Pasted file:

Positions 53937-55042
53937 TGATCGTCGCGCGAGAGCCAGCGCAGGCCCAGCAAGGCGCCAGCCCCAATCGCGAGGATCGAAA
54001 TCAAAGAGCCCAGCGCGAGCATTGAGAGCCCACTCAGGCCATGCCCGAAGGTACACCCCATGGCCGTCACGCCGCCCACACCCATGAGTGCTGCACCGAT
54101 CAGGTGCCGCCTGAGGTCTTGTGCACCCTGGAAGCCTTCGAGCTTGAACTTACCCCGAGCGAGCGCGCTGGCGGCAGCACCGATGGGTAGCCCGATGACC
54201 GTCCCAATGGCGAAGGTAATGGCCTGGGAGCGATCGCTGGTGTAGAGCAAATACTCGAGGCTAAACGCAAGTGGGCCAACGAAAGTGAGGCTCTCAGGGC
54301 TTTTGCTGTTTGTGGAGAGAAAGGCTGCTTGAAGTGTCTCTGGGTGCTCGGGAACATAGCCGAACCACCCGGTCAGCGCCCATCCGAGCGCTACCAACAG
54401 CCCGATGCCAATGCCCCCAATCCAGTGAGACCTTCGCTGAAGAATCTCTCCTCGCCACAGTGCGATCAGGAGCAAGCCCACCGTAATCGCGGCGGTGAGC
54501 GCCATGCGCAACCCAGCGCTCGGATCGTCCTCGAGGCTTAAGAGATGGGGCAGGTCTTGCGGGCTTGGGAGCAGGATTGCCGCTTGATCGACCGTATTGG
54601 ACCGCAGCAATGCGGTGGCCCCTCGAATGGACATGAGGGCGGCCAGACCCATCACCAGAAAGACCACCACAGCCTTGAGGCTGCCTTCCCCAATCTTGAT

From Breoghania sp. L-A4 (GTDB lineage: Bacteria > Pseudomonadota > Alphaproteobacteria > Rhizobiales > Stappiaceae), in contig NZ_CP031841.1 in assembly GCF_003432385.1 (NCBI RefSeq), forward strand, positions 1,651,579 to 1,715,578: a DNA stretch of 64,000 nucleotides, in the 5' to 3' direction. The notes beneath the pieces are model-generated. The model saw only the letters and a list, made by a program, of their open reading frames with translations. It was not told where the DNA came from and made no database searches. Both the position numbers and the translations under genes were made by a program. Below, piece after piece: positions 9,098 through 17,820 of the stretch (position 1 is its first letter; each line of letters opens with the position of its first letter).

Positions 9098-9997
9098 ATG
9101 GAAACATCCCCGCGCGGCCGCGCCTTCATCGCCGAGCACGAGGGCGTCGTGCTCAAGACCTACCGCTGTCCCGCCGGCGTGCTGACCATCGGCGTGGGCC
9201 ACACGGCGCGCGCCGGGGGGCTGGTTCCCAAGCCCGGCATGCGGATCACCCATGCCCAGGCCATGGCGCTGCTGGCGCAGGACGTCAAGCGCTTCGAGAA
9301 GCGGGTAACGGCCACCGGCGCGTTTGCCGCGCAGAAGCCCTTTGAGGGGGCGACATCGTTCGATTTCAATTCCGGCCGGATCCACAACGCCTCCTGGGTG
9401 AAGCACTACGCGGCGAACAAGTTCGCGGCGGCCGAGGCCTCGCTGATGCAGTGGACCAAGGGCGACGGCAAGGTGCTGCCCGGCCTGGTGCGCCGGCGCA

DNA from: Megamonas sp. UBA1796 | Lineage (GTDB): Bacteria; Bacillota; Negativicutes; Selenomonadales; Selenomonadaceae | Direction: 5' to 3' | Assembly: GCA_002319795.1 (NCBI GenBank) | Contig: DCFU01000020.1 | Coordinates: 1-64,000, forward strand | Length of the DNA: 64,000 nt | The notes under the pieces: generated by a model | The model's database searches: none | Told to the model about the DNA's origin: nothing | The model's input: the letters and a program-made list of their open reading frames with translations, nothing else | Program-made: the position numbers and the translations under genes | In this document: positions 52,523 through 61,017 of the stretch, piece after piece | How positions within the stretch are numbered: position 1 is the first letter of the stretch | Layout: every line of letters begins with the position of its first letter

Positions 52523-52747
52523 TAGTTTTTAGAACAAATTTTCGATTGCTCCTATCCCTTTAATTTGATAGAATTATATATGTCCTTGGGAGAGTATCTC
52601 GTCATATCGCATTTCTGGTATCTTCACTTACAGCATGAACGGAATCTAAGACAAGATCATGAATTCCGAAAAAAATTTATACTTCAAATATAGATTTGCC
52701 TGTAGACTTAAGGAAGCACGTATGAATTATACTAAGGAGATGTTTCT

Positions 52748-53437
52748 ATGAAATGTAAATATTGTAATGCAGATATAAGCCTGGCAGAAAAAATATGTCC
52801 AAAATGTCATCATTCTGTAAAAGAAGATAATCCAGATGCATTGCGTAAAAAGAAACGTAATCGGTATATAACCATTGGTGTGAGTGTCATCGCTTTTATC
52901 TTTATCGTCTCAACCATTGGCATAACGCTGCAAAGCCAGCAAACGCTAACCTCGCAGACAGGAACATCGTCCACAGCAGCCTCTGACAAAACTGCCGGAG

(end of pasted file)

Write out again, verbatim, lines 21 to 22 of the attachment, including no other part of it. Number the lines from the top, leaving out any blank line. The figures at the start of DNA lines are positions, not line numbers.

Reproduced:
52701 TGTAGACTTAAGGAAGCACGTATGAATTATACTAAGGAGATGTTTCT

Positions 52748-53437